Tyrone book place in final with Kildare win
Stephen O’Neill’s finishing crucial for Mickey Harte’s side after Lilywhites held halftime lead
Pádraig O'Neill of Kildare grapples with Dermot Carlin of Tyrone. Photograph: Donall Farmer/Inpho
Tyrone: 2-15 Kildare: 2-11
Two kicks somewhere between the sublime and the ridiculous, one from the left, one from the right, a moment of pure optical illusion thrown in too, and no defender on earth could have done anything about.
If this game is remembered for one thing - beyond booking Tyrone into the Allianz Football League final for the first time in 10 years - it will be those closing points by Stephen O'Neill. They pulled the final curtain down on Kildare's challenge, and even in seeing they were hard to believe, the likes of which Croke Park has rarely witnessed.
Don't just take my word for it: "It was worth coming to Croke Park to see those scores alone," said Tyrone manager Mickey Harte. "I don't think you'll see two better scores than the last two he took out there today. There was just something else.
"It just shows the class of player he is, still doing it at his age, having been around the block so many times. Although I don't think we had to wait until today to discover that."
O'Neill finished with four points in total, and might well have finished off Kildare's challenge a lot earlier had he been given more ball in the first half, but his last two points, in the last two minutes of normal time, ultimately made up for any Tyrone shortcomings earlier on.
First, on 68 minutes, with Kildare still loitering dangerously close, having closed the gap to 2-12 to 2-11, O'Neill swung in from the right of the Kildare goal, sold Peter Kelly a dummy that left him falling helplessly to his knees, and with that whipped the ball, left-footed, cleanly between the posts.
Mark Donnelly then added a bit more breathing space - bringing his tally for the afternoon to 1-1 - before O'Neill swing in again, this time from the right of the Kildare goal, and despite almost cornered between the end and side lines, whipped over another score of pure majestic beauty, this one from the right foot.
Not bad for a 32 year-old, who briefly retired from the game completely in 2008, partly due to a chronic back injury. "I don't believe I've seen better points, for a lad, when I first saw as a minor, who was very much left-footed," added Harte. "Now, at the end of his career, his kicking points from totally acute angles with his right foot. There's a great lesson in that for young players, not to lean on one side of your play. Work on the other one too. But what he's doing at the moment is just unbelievable, the power and the strength he has too, is fantastic."
O'Neill will clearly be the target man now as Tyrone prepare to take on Dublin in the league final on Sunday week, although Tyrone's overall consistency of performance still needs some work. They enjoyed a nice advantage at the start of both halves, and yet struggled to retain it, and if Kildare had been more clinical with their shooting (they finished with 11 wides) then they result might well have different, something manager Kieran McGeeney certainly highlighted afterwards.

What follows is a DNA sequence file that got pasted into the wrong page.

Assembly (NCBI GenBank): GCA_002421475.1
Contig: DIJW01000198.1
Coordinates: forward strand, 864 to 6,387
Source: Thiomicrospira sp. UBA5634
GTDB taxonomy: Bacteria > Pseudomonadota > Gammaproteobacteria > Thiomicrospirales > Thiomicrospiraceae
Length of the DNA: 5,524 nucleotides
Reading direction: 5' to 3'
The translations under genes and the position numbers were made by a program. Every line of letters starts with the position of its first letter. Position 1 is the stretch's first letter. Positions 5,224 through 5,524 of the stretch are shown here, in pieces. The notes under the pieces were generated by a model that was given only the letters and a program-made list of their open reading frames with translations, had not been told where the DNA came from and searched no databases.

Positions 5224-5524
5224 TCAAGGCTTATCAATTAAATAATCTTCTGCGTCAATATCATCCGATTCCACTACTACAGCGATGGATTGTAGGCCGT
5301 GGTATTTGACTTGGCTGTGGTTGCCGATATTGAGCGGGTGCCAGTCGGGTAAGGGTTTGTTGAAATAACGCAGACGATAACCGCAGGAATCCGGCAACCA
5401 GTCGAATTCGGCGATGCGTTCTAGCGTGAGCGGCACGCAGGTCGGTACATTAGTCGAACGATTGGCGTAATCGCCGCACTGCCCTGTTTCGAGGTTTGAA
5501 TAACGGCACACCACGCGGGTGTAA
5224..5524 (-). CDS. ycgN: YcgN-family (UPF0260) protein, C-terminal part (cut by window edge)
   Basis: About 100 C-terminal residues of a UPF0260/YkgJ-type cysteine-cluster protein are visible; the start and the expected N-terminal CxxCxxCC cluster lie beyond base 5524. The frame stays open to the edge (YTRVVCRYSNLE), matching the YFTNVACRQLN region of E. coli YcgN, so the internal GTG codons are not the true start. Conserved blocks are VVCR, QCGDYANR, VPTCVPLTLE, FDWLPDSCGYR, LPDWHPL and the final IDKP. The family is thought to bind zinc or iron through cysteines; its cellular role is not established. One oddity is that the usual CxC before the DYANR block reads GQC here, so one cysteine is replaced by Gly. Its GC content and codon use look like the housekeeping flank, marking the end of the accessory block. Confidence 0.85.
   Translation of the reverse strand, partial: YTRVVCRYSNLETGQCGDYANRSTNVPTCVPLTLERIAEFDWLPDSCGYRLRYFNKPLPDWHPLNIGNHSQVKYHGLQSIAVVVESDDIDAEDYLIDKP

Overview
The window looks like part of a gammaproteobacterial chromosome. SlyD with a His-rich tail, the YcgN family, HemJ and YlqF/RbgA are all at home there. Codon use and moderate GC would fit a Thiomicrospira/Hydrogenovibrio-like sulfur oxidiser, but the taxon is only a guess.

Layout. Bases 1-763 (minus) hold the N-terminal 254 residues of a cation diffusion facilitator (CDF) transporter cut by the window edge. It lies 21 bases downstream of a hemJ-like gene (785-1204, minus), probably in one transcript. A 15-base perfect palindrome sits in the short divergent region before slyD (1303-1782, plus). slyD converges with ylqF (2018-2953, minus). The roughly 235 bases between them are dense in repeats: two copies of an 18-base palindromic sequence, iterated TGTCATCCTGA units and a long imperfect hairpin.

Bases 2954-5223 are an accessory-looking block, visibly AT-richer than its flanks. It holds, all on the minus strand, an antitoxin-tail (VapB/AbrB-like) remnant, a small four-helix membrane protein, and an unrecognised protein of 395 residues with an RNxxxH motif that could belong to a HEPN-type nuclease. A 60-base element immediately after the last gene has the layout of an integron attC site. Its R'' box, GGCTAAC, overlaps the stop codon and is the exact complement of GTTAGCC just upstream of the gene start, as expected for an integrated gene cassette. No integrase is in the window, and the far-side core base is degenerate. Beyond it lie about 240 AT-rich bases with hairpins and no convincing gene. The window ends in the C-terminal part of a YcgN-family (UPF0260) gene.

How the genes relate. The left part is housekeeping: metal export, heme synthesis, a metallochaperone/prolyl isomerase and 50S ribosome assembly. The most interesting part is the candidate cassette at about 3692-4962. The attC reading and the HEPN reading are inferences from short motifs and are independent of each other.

Kildare did enjoy a one-point lead at half time, 1-6 to 1-5, taking advantage of the stiff breeze, and some pretty poor Tyrone work rate, particularly around the middle of the field. McGeeney, surprisingly, also started with six of his under-21 players that next Saturday face Galway in an All-Ireland semi-final - Mark Donnellan, Paul Cribbin, Daniel Flynn, Niall Kelly, Sean Hurley and Paddy Brophy - yet they all came through this safely, making a big impact too.
Tyrone started out with the greater intent, going 1-1 in front inside the opening 10 minutes, the goal coming off the boot of wing back Matthew Donnelly, who finished with 1-2. Kildare responded well, three points from Pádriag O'Neill helping them find their grove, before Brophy found the net on 28 minutes, finishing off a strong attack that first saw Eoghan O'Flaherty's shot well saved.
McGeeney would have been well aware that Tyrone came out in the second half against Kerry last Sunday a completely transformed team, yet Kildare allowed them to do likewise here, temporarily at least. A point from Martin Penrose was swiftly followed by a goal from Mark Donnelly, that move set up nicely by O'Neill. Back in front, 2-6 to 1-6, that signalled an increase in scores that injected fresh life into the game, John Doyle pressing forward with increasing menace, hitting two points from play, and adding two more frees.
The momentum, however, was slowly grabbed by Tyrone, as they pressed five points clear. Sean Cavanagh was drifting in and out of the game but showed up for a little more possession, and struck two frees, while substitutes Aidan Cassidy and youngster Conor McAlliskey made a telling contribution too, adding three points between them.
Then, bang on the hour mark, a goal from Cribbin gave Kildare some hope of late reprise, and they got back to within a point on 68 minutes thanks to Brophy again, before O'Neill had the last words - of pure poetry.
TYRONE: N Morgan (0-1, a free); PJ Quinn, C Clarke, C McCarron; Matthew Donnelly (1-2), C Gormley; C Cavanagh, S Cavanagh (0-2, two frees); D Carlin, P Harte, Mark Donnelly (1-1); M Penrose (0-1), S O'Neill (0-4), D McCurry (0-1, a free).
Subs: A Cassidy (0-1, for Harte, 23 mins, inj), Justin McMahon for McNamee, C McAlliskey (0-2) for McCurry (both half time), A McCrory for Quinn, C McGinley for Carlin (both 62 mins).
KILDARE: M Donnellan; M Foley, O Lyons, H McGrillen; P Cribben (1-0), P Kelly, E Bolton; Daniel Flynn, P O'Neill (0-3); E Doyle, N Kelly, E O'Flaherty (0-1); P Brophy (1-1), S Hurley, J Doyle (0-6, four frees).
Subs: T O'Connor (for Daniel Flynn, 50 mins), S Johnston for Bolton (54 mins), E Callaghan for Niall Kelly (62 mins), A Smith for Doyle (64 mins).
Referee: Rory Hickey (Clare)